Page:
Wednesday, February 8, 2012
Posted by Lee Yuan Sheng in "Digital Home Hardware & Accessories" @ 10:00 AM
So the parade of compacts continues. Canon yesterday announced a bunch, and I will start with the more interesting ones. The Powershot ELPH 320 HS and ELPH 530 HS (IXUS 240 HS and IXUS 510 HS respectively outside of North America) are the latest additions to the ELPH/IXUS line up. The 320 HS features a 16 megapixel sensor with a 5x optically stabilised 24-120mm equivalent f/2.7-5.9 zoom lens, while the 530 HS features a 10 megapixel sensor with a 12x optically stabilised 28-336mm equivalent f/3.4-5.6 zoom lens. This uses folded optics to get fit into the small body. The two ELPHs share a lot of features otherwise, with a 3.2" HVGA touchscreen LCD and very little physical controls, 1080p video at 24 FPS, still shooting at up to 5.2 FPS, and new here, built-in wifi that in addition to uploading to various services, also allows transferring files to a smartphone, with an app coming for iOS and Android. The 530 HS also uses microSD cards instead of the usual SD cards for storing its photos. I sense many cameras will switch to the smaller form factor as time goes by; this is the third camera announced in 2012 utilising the smaller format. The two cameras will ship in late March, with the 530 HS going for US$350, and the 320 HS going for US$280. More cameras after the break!
Next up, is travelzoom camera, the Powershot SX 260 HS. The SX 260 HS features a 12 megapixel sensor, a big 20x (up from 14x) optically stabilised 25-500mm equivalent f/3.5-6.8 (!) lens, a 3" HVGA LCD, 1080p video at 24 FPS, manual control of exposure, GPS and the usual Canon additions like high speed video and special effect modes. The SX 260 HS will ship in March for US$350. There also appears to be a SX 240 HS, which is the same as the SX 260 HS, but without the GPS, and does not look like it will be headed to North America.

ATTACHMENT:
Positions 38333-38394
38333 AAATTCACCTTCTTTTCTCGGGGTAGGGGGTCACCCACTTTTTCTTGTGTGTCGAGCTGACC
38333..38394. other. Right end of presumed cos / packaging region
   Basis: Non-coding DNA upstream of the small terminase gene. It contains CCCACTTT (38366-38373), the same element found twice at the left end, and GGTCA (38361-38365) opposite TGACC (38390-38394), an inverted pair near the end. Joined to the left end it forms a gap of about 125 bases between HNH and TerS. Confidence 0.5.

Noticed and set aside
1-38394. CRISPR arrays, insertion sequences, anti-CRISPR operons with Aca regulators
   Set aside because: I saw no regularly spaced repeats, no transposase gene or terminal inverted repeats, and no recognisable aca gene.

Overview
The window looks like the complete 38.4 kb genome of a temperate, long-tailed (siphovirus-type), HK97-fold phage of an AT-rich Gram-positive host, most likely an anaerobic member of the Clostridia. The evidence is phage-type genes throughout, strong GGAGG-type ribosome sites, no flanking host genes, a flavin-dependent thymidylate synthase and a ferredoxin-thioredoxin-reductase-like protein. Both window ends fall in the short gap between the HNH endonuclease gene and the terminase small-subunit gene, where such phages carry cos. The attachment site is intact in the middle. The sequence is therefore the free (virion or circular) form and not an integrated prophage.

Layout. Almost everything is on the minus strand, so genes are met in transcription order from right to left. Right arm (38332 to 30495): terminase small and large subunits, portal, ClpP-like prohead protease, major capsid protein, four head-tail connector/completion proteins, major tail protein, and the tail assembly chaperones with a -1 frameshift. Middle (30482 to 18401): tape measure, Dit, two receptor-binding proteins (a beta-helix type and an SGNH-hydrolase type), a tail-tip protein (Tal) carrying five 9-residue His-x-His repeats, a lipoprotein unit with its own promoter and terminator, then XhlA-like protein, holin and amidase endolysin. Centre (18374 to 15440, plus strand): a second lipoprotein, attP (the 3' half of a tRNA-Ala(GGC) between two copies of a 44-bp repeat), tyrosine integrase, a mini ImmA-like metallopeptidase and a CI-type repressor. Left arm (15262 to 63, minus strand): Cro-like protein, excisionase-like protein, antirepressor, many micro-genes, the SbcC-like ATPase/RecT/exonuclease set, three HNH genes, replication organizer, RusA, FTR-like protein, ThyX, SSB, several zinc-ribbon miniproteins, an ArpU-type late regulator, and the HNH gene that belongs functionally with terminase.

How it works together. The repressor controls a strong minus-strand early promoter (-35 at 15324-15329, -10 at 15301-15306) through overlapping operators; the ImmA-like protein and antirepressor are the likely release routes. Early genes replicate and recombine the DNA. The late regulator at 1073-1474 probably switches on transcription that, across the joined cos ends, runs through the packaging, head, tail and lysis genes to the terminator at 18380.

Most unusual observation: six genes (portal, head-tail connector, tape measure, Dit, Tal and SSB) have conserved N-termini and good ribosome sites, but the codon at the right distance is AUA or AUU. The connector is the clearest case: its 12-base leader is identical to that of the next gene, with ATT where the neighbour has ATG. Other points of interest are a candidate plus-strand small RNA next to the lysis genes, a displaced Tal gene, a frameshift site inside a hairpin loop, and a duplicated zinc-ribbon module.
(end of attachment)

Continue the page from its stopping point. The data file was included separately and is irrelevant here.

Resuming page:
The Powershot D20 is an update to the D10, which has gone so long without an update I thought Canon had abandoned the rugged compact area. This is a more conventional affair, without the bulbous look the D10 had. Like the most rugged cameras, the D20's specifications are rather plain. It comes with a 12 megapixel sensor, a 5x optically stabilised 28-140mm equivalent f/3.9-4.8 zoom lens, a 3" HVGA LCD, 1080p video at 24 FPS, GPS, and of course, a rugged body that is waterproof to 33 feet (10 metres), shockproof from 5 feet (1.5 metres), freezeproof to 14F (-10C), and dustproof. The camera will ship in May for US$350.
Finally, Canon also announced six A-series budget compacts. I really am not sure what camera companies are doing. This is the segment most threatened by camera phones, has declining margins, and they see it fit to iterate more cameras at extremely fine price points. This is like fighting fire with fire, but being on the losing end.
Anyway, the six cameras share the same 16 megapixel CCD, and five use the same 5x 28-140mm equivalent f/2.8-6.9 (!) zoom lens. All are capable of recording 720p video at 25 FPS. The odd one out is the most expensive of the lot, the Powershot A4000 IS (US$200, ships in February), which uses an 8x optically stabilised 28-224mm equivalent f/3.0-5.9 zoom lens. It also uses a 3" QVGA LCD screen. The Powershot A3400 IS (US$180, ships in March) has a 3" QVGA touchscreen LCD, while the Powershot A2400 IS (US$160, ships in March) differs only from having a 2.7" QVGA screen. Both the A2400 and A2400 utilise the optically stabilised version of the 5x zoom lens. The Powershot A2300 (US$150, ships in March) is basically the A2400 IS without the IS, and the Powershot A1300 and A810 (US$120 and US110, ships in April) are the chunkier versions, utilising two AA batteries as a power source. The only difference between the two is the A1300 having an optical viewfinder.